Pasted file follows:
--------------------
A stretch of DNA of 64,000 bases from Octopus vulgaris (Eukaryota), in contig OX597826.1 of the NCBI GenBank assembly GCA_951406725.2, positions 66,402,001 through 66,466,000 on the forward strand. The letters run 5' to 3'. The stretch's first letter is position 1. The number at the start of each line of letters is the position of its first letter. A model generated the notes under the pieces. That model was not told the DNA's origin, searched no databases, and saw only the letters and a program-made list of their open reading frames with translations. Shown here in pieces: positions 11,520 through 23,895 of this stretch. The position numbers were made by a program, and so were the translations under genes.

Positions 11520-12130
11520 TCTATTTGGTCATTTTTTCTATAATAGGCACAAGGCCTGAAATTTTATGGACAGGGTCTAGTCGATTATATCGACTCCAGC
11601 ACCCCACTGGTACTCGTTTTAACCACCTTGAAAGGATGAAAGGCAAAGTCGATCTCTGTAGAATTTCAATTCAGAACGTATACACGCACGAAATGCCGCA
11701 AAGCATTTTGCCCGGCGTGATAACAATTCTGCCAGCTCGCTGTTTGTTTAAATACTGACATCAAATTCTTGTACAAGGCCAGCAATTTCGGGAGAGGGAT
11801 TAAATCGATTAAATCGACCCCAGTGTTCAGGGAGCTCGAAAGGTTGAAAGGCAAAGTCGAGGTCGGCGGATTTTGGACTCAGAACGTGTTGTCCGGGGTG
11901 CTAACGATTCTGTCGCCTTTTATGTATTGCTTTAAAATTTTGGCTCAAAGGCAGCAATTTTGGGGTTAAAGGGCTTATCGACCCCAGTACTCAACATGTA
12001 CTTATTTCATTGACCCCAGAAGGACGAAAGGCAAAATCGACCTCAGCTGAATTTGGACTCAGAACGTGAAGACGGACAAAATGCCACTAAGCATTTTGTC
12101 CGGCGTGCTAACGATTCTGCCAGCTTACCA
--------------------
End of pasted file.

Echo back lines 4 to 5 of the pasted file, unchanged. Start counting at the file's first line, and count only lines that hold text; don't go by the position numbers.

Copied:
11601 ACCCCACTGGTACTCGTTTTAACCACCTTGAAAGGATGAAAGGCAAAGTCGATCTCTGTAGAATTTCAATTCAGAACGTATACACGCACGAAATGCCGCA
11701 AAGCATTTTGCCCGGCGTGATAACAATTCTGCCAGCTCGCTGTTTGTTTAAATACTGACATCAAATTCTTGTACAAGGCCAGCAATTTCGGGAGAGGGAT